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top-down principle, leaders get the behavior they exhibit and tolerate. (BOSSIDY & CHARAN, 2002, p. 105) Ineffective leaders have one of two leadership styles: micromanaging or completely hands-off. Either one of these methods can be detrimental to the strategy of the organization and the morale of the employees. An effective leader sets the task, end objective, but not the method of how it is accomplished. The leader ensures the proper resources are available for employees for the best results. To accomplish the next building block, having the right people in the right place, the leader should not delegate this authority to others. The leader must have the emotional fortitude to make the hard decisions about employees that are either in the wrong positions or wrong for the company. They must also identify and provide training opportunities for those that have leadership aptitude. Execution is inhibited by problems with accountability, failure to follow through, a perceived problem with strategy and a lack of clear priorities. But poor execution does not mean the strategy was bad. It could be the organization isnt capable of making them happen, or the leaders of the business misjudge the challenges their companies face in the business environment, or both. (BOSSIDY & CHARAN, 2002, p. 15) But to increase the potential of execution, leadership must institute and support a culture change. This may be difficult because some employees are resistant to change, veering from the status quo. People become accustomed to their environment and the culture of an organization. The leadership will set up the basis for a culture change, talk about it, have meeting about it, launch a campaign and endorse memorandums for this change in culture. But if this change is not followed up by leadership, it is a hollow rule. By using communication effectively a change in culture may be smoother. But communication is a two way street. The biggest farce is people believe that communication is occurring and effective. Most times people believe that effective communication is taking place, but while the other person is speaking, the listener is formulating their own response and not paying attention to what is actually being said. The speaker can pick up on this and may begin to shut down, due to feeling their ideas are not important. This prevents feedback and hinders any decision making. Organizational culture and strategy is impacted by hiring decisions through selection of the wrong person for the job. Just because an individual has all the right schooling, the right grades, the right volunteerism doesnt mean that person is the right fit for the company. If you have someone that has had to work hard their whole life, hasnt had things come easy to them, those could be the perfect fit, because they are accustomed to working, or doing, to accomplish the goal. If subordinates see
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someone gliding along, not working hard, but being rewarded for the lack of effort, morale will break down, and the culture will begin to support non-execution, distrust of superiors and a wandering eye for greener pastures, which in effect kills your strategy and bottom line. To find and fix the problems with poor execution, the executive must get out into the field, in the trenches so to speak; meet with the middle management and the employees. Get to know them, ask questions and actively listen to the answers; be open for questions and respond readily; establish the behaviors you will tolerate from your subordinates, and follow them. Communicate an inspiring vision and realistic strategies, make sure you have an engaged and committed workforce with the right skills, and focus on the customer to ensure success. (LEPSINGER, 2010) Organization, researching, thinking and planning are important in making an effective decision, but shouldnt hold up the leader from making a decision quickly and confidently. Once the three building blocks are in place leaders with the right behavior, a culture that rewards execution and consistent system for getting the right people in the right jobs, the foundation is in place for operating and managing each of the core processes effectively. (BOSSIDY & CHARAN, 2002, p. 137) The people process involves a leader knowing their employees, their strengths and weaknesses, balance teams with different types of talent, make sure they are reviewed candidly. Strategically, the leader must keep in mind the competition when forming the plan, whether the business can execute this plan, ensure the plan is clear and ensure it doesnt lose sight of the customers needs. Operationally, the plan is a link between the people and the strategy; what kind of budget is required to support the strategy, contingency plans, reviews of plan up to a point and what, if any, changes would be necessary to meet the leaders goals. The secret to effective leadership is being able to simultaneously devote sufficient time and attention to implementing the key action priorities that will ensure your longer-term strategic objectives will be achieved. Being able to effectively craft, communicate, then execute a winning strategy, is a core competence that can determine who will ultimately dominate an industry category. Balancing strategic planning and business execution is easier said than done, while still managing your day to day operations, selling your products and services, looking after your customers, handling problems and putting out fires. Execution is not just something that does or doesnt get done. Execution is a specific set of behaviors and techniques that companies need to master in order to have competitive advantage. (BOSSIDY & CHARAN, 2002, p. 7)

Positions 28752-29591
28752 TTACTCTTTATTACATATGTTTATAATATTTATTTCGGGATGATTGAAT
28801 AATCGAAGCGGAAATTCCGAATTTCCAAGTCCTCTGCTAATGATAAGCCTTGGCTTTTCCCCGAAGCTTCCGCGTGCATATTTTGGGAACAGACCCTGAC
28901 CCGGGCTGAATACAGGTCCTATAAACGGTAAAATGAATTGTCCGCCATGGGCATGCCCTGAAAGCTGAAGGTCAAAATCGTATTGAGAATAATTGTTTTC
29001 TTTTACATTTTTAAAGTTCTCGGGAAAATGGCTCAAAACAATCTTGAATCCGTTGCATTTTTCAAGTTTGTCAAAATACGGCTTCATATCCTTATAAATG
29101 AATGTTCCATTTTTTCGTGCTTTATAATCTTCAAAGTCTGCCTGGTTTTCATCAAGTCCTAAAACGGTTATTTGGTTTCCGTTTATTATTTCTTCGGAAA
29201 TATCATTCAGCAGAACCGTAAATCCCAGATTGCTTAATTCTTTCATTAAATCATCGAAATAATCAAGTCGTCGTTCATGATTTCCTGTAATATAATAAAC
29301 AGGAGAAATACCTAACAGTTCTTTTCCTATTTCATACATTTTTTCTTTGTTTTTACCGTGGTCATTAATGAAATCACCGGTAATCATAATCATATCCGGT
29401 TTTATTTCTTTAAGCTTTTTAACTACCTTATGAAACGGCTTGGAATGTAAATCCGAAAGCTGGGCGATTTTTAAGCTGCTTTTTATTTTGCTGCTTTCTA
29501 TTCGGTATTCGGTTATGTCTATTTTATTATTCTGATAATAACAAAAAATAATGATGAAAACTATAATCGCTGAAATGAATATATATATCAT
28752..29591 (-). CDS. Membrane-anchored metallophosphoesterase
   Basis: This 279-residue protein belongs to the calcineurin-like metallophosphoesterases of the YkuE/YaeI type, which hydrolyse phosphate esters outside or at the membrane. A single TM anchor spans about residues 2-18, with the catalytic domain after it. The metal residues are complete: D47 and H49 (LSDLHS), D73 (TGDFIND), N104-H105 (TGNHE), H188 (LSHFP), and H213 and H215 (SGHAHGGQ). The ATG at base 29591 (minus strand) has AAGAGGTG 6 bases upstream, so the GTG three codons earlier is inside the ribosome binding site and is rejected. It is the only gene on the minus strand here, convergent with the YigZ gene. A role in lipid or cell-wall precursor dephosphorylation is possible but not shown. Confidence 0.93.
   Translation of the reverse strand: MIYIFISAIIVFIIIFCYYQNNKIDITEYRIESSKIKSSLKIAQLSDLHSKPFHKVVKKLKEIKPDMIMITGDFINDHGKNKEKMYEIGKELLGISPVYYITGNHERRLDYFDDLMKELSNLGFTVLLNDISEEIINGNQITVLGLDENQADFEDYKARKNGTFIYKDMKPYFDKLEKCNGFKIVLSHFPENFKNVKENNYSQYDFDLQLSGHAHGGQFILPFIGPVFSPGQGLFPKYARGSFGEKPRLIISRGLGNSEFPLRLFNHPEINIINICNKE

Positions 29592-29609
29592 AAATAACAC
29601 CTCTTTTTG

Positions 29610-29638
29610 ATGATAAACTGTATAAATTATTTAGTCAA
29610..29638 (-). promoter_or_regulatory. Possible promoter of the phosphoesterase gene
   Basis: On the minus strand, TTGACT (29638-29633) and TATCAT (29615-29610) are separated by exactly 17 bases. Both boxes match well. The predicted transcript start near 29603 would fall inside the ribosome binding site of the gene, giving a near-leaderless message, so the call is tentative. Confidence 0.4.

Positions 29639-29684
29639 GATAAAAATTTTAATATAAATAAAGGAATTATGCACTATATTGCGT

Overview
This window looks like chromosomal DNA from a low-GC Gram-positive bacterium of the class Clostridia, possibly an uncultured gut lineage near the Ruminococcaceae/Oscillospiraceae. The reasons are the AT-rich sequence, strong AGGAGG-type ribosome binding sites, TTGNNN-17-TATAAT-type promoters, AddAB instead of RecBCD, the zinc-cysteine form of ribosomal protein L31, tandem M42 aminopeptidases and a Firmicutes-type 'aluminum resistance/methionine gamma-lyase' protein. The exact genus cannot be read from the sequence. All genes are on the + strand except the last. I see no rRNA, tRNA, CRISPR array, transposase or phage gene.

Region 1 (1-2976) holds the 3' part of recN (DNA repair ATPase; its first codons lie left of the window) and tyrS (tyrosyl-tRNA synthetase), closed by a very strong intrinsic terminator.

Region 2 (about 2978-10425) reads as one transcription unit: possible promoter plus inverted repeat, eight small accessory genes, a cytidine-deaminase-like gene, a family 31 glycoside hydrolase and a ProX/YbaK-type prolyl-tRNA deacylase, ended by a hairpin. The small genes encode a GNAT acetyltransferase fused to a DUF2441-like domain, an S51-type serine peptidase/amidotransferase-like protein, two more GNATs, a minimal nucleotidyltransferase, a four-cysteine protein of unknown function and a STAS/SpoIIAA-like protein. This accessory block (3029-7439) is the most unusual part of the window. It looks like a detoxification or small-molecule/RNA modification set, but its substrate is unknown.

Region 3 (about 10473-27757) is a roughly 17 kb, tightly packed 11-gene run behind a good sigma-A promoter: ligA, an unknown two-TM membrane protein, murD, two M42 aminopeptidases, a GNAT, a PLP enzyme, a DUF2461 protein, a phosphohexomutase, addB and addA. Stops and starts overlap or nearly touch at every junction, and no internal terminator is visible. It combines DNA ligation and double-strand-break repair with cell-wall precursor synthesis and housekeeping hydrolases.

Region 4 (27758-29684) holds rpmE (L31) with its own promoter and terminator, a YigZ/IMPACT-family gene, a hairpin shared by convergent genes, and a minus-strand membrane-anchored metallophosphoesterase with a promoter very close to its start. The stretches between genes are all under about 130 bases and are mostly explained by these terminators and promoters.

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Works Cited
ALTFELD, J. (2011). SUMMARY OF THE BOOK EXECUTION: THE DISCIPLINE OF GETTING THINGS DONE. Retrieved OCTOBER 27, 2012, from ALTFELD INC. STRATEGIC PLANNING, MARKETING AND SALES CONSULTANTS: WWW.ALTFELDINC.COM/PDFS/EXECUTION.PDF BOSSIDY, L., & CHARAN, R. (2002). EXECUTION: THE DISCIPLINE OF GETTING THINGS DONE. NEW YORK: CROWN BUSINESS. HOW TO GO FROM BEING A GOOD EMPLOYEE TO BEING A GREAT ONE. (n.d.). Retrieved 11 01, 2012, from TSE CONSULTING: WWW.TSECONSULTING.COM/TSETOOLS/VIEW_TOOLS PORTER, M. E. (1996, NOVEMBER). WHAT IS STRATEGY? HARVARD BUSINESS REVIEW , p. 16.